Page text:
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Sony DRX-S70U review: Sony DRX-S70U

Sony's slimline DRX-S70U drive is quite appealing for travellers or those with dud notebook drives -- as long as you've got space for the AC adaptor.

Alex Kidman
Alex Kidman is a freelance word writing machine masquerading as a person, a disguise he's managed for over fifteen years now, including a three year stint at ZDNet/CNET Australia. He likes cats, retro gaming and terrible puns.
Alex Kidman
2 min read

When you're designing an external optical drive, you need to keep a couple of things in mind. Being external, it needs to be relatively small; people buy external drives for portability, after all. It also needs to be reasonably robust; unlike an internal drive, an external drive is likely to undergo more knocks than average. Sony's slim DRX-S70U drive addresses both of these areas neatly. It's a slim (135.5x19x154mm) and light (440g) drive in a rigid black metal casing. As such, it should slip into most notebook bags without creating too much of a bulge -- if it weren't for the AC power adaptor and USB 2.0 cable, which expand its bag size noticeably.


Sony DRX-S70U

The Good

Slim design. Solid construction. Included Nero utilities.

The Bad

AC cable bulks it out considerably. No Mac software provided.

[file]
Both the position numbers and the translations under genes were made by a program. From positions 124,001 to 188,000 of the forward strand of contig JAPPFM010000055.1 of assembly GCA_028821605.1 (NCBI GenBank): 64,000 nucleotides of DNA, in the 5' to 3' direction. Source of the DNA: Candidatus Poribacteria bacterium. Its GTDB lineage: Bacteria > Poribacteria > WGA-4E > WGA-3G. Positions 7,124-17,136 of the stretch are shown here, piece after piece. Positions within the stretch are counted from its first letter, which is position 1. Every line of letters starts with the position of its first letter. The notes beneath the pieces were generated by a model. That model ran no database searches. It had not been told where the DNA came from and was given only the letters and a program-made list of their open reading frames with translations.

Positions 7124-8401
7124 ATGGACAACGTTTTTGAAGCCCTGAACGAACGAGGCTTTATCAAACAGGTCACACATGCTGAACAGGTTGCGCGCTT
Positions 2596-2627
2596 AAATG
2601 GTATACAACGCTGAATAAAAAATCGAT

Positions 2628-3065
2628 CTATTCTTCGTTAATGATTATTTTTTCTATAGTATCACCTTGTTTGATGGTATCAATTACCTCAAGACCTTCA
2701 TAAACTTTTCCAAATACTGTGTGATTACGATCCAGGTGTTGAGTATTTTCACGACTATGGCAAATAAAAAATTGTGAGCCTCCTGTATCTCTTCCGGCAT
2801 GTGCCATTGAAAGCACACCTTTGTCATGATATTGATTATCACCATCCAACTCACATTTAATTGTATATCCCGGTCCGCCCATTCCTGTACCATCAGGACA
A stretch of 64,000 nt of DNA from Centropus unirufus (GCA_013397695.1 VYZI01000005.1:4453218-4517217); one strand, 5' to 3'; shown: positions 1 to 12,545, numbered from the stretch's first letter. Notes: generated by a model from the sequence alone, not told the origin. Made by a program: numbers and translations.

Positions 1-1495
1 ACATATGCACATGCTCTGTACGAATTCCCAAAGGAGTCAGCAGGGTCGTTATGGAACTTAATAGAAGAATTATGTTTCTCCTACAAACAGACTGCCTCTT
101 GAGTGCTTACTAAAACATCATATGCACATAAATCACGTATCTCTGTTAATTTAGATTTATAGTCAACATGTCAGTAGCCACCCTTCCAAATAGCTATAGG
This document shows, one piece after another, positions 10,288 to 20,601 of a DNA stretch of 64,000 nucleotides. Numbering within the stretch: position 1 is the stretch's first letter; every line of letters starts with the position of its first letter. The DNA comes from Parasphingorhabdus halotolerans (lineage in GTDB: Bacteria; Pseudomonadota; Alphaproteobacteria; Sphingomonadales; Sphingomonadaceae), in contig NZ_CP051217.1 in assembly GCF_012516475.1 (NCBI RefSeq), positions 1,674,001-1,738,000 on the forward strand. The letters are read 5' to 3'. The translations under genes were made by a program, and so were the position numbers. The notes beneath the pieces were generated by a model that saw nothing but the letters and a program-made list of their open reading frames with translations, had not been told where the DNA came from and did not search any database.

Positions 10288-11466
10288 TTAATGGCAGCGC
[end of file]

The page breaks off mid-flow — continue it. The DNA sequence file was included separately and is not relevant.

The Bottom Line

Sony's slimline DRX-S70U drive is quite appealing for travellers or those with dud notebook drives -- as long as you've got space for the AC adaptor.

The DRX-S70U is a combo DVD/CD burner with support for every format you'd care to throw into it, from humble CD to DVD+R DL. Rated write speeds are 8x (DVD+/-R), 8x (DVD+RW), 6x (DVD-RW) 4x (DVD+/- R DL) and 24x (CD/CD-RW).

The DRX-S70U requires AC power to operate and a 5.2V AC adaptor is provided, along with a short length of USB cable. On the software side, Sony provides Nero 7 Essentials for Windows. That gives you the very cut down Nero 7 suite, substituting Nero Express for Nero Burning ROM, and the lower specification "essentials" versions of Nero Vision, Showtime and MediaHome. The notes on the drive declare it to be Mac compatible, although no Mac software is provided with the drive itself.

The drive within the DRX-S70U was revealed to be an Optiarc AD7540A drive -- Optiarc is a joint venture between Sony and NEC -- and basic testing revealed it to run at at an average of 5.3x on a 4.7GB DVD-R disc, a touch lower than the stated 8x that Sony states it's capable of. DVD discs created with the DRX-S70U took around twelve minutes to complete in our tests.

It's worth noting that the cut-down Nero utilities will cover most basic burning tasks, but those who hanker for control will need a more robust package -- perhaps the full Nero suite, or Roxio's Easy Media Creator 10, for example.

There's definitely a market for drives like the DRX-S70U, whether you're enhancing the abilities of a system that doesn't have a drive or just keeping an older notebook with a defunct drive in service. The DRX-S70U isn't the cheapest external drive we've ever seen, but it's reasonably priced given the solid build quality.